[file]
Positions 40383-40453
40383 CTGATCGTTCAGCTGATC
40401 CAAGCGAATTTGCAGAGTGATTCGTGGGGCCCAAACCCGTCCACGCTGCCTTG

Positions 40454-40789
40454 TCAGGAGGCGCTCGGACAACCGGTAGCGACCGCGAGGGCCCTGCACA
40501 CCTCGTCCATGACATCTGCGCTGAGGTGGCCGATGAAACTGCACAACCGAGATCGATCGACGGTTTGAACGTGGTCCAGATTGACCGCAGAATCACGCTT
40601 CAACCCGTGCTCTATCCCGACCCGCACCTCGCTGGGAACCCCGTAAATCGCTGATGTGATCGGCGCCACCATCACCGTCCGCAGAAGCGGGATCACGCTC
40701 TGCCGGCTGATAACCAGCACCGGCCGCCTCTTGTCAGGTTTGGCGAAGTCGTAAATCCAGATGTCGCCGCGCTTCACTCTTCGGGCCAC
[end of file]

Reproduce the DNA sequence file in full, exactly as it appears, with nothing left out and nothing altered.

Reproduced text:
Positions 40383-40453
40383 CTGATCGTTCAGCTGATC
40401 CAAGCGAATTTGCAGAGTGATTCGTGGGGCCCAAACCCGTCCACGCTGCCTTG

Positions 40454-40789
40454 TCAGGAGGCGCTCGGACAACCGGTAGCGACCGCGAGGGCCCTGCACA
40501 CCTCGTCCATGACATCTGCGCTGAGGTGGCCGATGAAACTGCACAACCGAGATCGATCGACGGTTTGAACGTGGTCCAGATTGACCGCAGAATCACGCTT
40601 CAACCCGTGCTCTATCCCGACCCGCACCTCGCTGGGAACCCCGTAAATCGCTGATGTGATCGGCGCCACCATCACCGTCCGCAGAAGCGGGATCACGCTC
40701 TGCCGGCTGATAACCAGCACCGGCCGCCTCTTGTCAGGTTTGGCGAAGTCGTAAATCCAGATGTCGCCGCGCTTCACTCTTCGGGCCAC